The Times marks the moment with a striking photo of the Queen from her coronation in 1953, alongside the words: "A life in service." The paper's back page carries a quotation from her Christmas broadcast in 1957, the first to be televised: "I cannot lead you into battle. I do not give you laws or administer justice but I can do something else: I can give you my heart and my devotion to all these old islands, and to all the peoples of our brotherhood of nations."

"Our hearts are broken," says the Daily Mail with a portrait of the Queen from 1952, while she was Princess Elizabeth. "How to find the words?" the paper's columnist Sarah Vine asks. "Our grief is a hundred different emotions, all of them hard to grasp."

Several papers, including the Guardian, opt for a picture of the Queen from the start of her reign. The powerful portrait, captured by Sir Cecil Beaton, shows the Queen wearing her crown and carrying her sceptre at her coronation.

Many papers, including the Sun, pick the same black and white portrait of the Queen in her later years with a thoughtful, soft smile. "The Sun and our readers loved you," the paper says. "We are proud you were our Queen."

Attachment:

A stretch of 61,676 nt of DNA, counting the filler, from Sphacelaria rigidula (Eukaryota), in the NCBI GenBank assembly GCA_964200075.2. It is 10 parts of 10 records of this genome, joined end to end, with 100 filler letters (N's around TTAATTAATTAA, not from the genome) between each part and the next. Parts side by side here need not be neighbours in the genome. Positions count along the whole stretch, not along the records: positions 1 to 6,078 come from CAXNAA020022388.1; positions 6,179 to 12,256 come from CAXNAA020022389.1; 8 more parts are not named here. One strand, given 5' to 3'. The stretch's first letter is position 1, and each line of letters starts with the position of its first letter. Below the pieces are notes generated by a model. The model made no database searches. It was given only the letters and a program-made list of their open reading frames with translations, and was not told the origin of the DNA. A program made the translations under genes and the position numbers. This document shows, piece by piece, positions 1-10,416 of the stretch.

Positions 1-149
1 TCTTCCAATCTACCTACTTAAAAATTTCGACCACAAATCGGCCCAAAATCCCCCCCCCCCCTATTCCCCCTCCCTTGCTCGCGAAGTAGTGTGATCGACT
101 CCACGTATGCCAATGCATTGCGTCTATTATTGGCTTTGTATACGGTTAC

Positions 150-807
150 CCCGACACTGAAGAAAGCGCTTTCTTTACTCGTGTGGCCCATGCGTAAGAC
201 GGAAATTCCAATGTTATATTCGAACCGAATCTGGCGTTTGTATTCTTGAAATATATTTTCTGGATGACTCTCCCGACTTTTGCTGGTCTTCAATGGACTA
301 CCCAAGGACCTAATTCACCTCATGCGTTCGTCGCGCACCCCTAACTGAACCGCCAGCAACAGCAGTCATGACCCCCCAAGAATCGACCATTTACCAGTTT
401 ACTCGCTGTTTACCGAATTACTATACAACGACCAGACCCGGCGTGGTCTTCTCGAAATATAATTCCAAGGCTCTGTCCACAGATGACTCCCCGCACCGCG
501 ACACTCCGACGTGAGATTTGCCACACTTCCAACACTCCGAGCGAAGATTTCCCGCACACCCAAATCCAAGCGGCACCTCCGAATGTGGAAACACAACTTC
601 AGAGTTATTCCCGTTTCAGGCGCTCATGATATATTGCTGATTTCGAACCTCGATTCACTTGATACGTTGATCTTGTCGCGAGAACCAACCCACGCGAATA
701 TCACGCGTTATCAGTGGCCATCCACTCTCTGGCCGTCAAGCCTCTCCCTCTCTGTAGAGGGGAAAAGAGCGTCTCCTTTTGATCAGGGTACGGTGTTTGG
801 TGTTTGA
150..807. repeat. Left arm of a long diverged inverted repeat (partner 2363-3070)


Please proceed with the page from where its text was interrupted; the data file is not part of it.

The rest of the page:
The i also uses a photo from the coronation, as it says the country will now enter 10 days of mourning for the longest-reigning sovereign.

With an entirely monochrome front page, the Daily Express says: "Our beloved Queen is dead." The paper says the world is mourning "the loss of a truly great and inspirational monarch".

The Mirror chooses a more recent photo of the Queen, showing her famous profile. The paper decides against a headline, instead simply saying: "Thank you."